The proposed topic model enrichment method, named LDA2Net, allows to incorporate in LDA bigram information without any statistical assumption on the data generation process for word sequences, being based on observed document-level bigram counts. Differently from other works [1619] that aim to improve the coherence and interpretability of inferred topics by using domain knowledge, including Linked Open Data, Knowledge Graph Embeddings, and ontologies from the the semantic web, the topic model enrichment method proposed in this work does not rely on any information or data external to the corpus.

Even though the method is here applied only to the LDA model, it can be easily implemented with other topic models, such as correlated topic models CTM [8], or structural topic models STM [10]. That means our approach can be cast into any topic model framework based on the bag-of-words paradigm to transform the topic’s distributions of unigrams into topic graphs. It is worth noting the project’s primary focus is not on topic modelling per se but enhancing the topic modelling. That is possible through our novel deterministic method, based on bigrams, which takes place after the topic inference stage (i.e., unigrams-by-topic distributions). In other words, bigrams are used to enrich an already estimated topic model and to summarize the syntagmatic structure of inferred topics. For the sake of demonstration, in this work, we will be utilizing only LDA as a basic illustrative example, precisely chosen for its simplicity and widespread use.

Concerning topic models estimated with bigrams [1115], one of the advantages of LDA2Net is that its results do not depend on any assumption on the distribution family and data generation process of bigrams, being LDA2Net based on the observed frequencies of bigrams in documents, which are combined (a-posteriori) with LDA output matrices, as shown in Fig 1.

Materials and methods


The current work is based on article abstracts of the Cord-19 dataset (Version 93: 21-06-2021), which is made available by Semantic Scholar and the Allen Institute for AI. For details on the Cord-19 corpus please see [1].

The dataset contains coronavirus-related research papers. Papers in the Cord-19 corpus were sourced from PubMed, bioRxiv, and medRxiv, plus articles from a repository of more than two hundred thousand papers maintained by the World Health Organization. As this work intends to focus on COVID-19, abstracts uploaded before December 31, 2019 (date in which the WHO was first-informed of COVID-related cases of pneumonia in Wuhan) have been filtered out. The resulting dataset contains 398818 abstracts. This conservative filtering approach was adopted for ensuring that the articles selected were post-dating the outbreak’s formal acknowledgment and to maintain the representativeness of the CORD-19 corpus in our work.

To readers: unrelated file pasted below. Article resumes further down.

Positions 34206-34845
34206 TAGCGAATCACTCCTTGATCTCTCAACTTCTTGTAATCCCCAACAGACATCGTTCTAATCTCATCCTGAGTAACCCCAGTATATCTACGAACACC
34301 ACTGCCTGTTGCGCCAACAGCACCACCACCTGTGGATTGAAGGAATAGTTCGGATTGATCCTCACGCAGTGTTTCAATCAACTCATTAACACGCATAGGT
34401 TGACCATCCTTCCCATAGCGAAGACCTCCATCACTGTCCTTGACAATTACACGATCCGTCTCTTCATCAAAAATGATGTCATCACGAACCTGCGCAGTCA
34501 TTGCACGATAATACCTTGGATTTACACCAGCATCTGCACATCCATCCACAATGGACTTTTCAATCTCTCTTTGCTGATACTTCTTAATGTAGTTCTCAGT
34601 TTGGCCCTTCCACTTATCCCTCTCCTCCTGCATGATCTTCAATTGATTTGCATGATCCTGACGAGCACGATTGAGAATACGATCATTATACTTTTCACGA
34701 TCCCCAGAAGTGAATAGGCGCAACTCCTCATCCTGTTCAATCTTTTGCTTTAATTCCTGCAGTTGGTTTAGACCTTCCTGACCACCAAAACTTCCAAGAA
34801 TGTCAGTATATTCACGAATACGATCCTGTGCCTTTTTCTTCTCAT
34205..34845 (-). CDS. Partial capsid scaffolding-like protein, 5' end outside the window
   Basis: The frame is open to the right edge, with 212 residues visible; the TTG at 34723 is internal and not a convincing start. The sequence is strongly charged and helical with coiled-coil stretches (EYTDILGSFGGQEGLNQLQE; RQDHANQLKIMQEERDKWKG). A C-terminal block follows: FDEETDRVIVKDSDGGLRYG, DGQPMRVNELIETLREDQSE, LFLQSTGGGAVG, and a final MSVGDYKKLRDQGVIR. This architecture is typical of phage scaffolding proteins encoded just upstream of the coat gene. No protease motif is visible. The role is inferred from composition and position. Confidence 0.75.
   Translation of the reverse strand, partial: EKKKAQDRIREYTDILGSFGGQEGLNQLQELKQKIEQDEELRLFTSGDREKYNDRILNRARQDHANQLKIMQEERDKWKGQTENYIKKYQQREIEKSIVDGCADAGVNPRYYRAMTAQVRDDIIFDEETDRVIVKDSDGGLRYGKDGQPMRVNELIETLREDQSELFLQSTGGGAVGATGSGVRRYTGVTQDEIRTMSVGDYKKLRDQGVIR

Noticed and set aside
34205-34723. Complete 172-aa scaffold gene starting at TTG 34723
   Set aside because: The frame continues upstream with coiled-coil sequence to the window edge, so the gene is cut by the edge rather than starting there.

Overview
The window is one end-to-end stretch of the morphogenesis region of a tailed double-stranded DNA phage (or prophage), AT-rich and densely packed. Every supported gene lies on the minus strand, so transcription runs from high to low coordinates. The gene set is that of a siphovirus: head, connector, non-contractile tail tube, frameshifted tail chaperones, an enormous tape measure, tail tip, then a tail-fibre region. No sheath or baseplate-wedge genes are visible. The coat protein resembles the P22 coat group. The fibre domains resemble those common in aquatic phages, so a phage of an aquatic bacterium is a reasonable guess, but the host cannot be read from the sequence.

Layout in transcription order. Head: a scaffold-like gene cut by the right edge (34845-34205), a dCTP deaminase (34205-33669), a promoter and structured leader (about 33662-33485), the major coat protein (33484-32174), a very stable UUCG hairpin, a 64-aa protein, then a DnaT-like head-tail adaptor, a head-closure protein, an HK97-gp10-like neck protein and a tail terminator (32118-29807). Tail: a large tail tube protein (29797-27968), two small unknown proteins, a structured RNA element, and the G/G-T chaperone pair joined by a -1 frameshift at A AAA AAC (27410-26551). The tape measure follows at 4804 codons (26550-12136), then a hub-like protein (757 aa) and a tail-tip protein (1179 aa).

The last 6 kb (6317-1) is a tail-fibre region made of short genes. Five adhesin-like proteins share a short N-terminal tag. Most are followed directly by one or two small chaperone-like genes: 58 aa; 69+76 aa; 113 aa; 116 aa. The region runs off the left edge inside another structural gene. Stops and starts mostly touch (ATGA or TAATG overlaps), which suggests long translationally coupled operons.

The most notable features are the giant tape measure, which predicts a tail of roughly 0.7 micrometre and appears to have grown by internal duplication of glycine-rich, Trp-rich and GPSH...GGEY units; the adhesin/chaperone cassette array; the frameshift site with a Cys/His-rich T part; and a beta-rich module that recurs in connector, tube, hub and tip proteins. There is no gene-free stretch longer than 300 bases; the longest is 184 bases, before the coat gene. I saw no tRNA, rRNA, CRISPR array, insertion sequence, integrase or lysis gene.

Details about the preprocessing stage can be found in Appendix B while information about the dataset in Table 1.

From LDA to topic networks

Latent Dirichlet Allocation.

This section outlines the basic concepts about Latent Dirichlet Allocation (LDA) needed for understanding our approach. As LDA analysis is not the crux of this work, we refer the reader to [6] and Appendix A.1 for a thorough introduction to LDA, and to Appendix A.2 for further details about the model estimation and parameters selection. Additional supplementary materials are available online at the following link:

In layman’s terms, LDA is an algorithm that reads through some text documents and automatically outputs the topics therein contained. In order to perform this process, LDA takes as input a collection of documents —where —called corpus. Each document being represented as a set of words belonging to a vocabulary , namely the list of all unique words in the corpus. Formally, , where . In this context, a topic is a set of words that occur frequently together. The number of topics K to be found is instead an input parameter. With a view to processing the documents, the corpus is transformed into a matrix containing the counts of words by document, hereafter called U, of size . Each entry Ud,i represents the number of times the word wi appears in the document d, where and .

LDA outputs are distributions namely:

  • a distribution of words for each topic (i.e. a weighted list of words);
  • a distribution of topics for each document.

In [20] a topic is formally defined as a distribution over a fixed vocabulary of words. These results are usually delivered in matrix format. Notably, let M be the topic-word distribution matrix of size and Q be the document-topic distribution matrix of size . Then, the entry Mk,i, where k = 1, …K and , is the weight of the word wi within the topic k, whereas the entry Qd,k, where , is the proportion of topic k in the document d. For a visual interpretation of these matrices, we refer the reader to Fig 1.